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Voice-Leading is the process of determining how individual, independent voices should move through harmonic and melodic entities, forming a cohesive whole. Voice-leading was one of the primary concerns of common-practice composers, and is still of concern in modern jazz and pop music. The voice-leading to be dealt with in this article is characteristic of the classical and early romantic periods, meant to provide a homogenous texture that also ensures the individuality of each voice. Less conservative historicist and contemporary practices are not bound by the guidelines discussed.

Historical Evolution and Significance of Voice-leading: A (very) brief overview

Early Music

The Early music period (circa 500 - 1400) saw the development of modern and common-practice musical concepts such as harmony and voice-leading. During the evolution of monophony chant, voice-leading as we consider it today, involving more than one voice at the same time, was nonexistent. Similar Early musical practices, such as fauxbourdon, that imply voices moving in constant parellel movement, are also deprived of voice-leading, as they concern but one actual voice with a consistent, consonant, harmonization.


The Rennaissance (circa 1400 - 1600) and the period leading up to it, characterized by their rich use of free Polyphony, were periods in which voice-leading were key; in fact, the harmonic content of most of the works written during that period was justified by the melodic motion of the voices alone.


Counterpoint, applying concepts such as tonality and harmony to a polyphonic style, was prevalent during the Baroque period (circa 1600 - 1750). Strict rules and principles governed counterpoint; in effect, the quasi-entirety of voice-leading guidelines are derived from the principles of counterpoint perfected by Johann Sebastian Bach.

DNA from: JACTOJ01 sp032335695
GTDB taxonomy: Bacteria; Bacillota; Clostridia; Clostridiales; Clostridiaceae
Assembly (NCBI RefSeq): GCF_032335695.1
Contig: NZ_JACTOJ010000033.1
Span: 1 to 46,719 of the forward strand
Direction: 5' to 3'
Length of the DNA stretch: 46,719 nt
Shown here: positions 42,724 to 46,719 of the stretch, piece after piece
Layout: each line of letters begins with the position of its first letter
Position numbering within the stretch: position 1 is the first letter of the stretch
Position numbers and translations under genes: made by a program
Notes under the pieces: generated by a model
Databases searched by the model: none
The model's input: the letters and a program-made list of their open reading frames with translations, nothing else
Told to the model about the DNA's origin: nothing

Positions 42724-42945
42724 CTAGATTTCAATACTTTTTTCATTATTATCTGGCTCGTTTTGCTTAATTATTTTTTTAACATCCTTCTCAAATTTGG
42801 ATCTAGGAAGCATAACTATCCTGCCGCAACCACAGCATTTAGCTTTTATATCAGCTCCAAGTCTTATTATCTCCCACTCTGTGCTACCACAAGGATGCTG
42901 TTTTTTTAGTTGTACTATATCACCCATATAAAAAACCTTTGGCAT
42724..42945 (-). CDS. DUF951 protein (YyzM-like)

Classical period

Following the gradual decline of strict counterpoint, music in the Classical period ( circa 1725 - 1825) still followed a number of guidelines pertaining to voice-leading, albeit less rigorous than those used in counterpoint. The principles of voice-leading used during this period were to set the bar for around two hundred years.


The Romantic period of music ( circa 1800 - 1925 ) followed essentially the same voice-leading guidelines as those used in the classical period. However, these guidelines were subject to a gradual process of experimentation and adventure that were to lead to their ultimate destruction in the mid-20th century. The general idea to retain is that of the rules and guidelines previously established being progressivley dismantled.

20th Century

With the end of romanticism and the emergence of "modern music" (term used here to describe all types of music being written and produced in the current epoch), voice-leading began to assume different forms. However, in general, most concert music written today that employs the concepts of harmony and/or tonality repsects certain traditional procedures of voice-leading (film music being a notable example). Other types of music, such as dodecaphony, pioneered by the late Arnold Schoenberg, or the experimental music of the 1950's and 60's, abandoned many concepts of voice-leading that were previously respected. The conclusion to be made is that as musical concepts are used more and more to produce sound, ambiance and impression, the less important voice-leading becomes. On the other hand, the more and more these same concepts are used in a functional manner, the more important the guidelines of voice-leading become.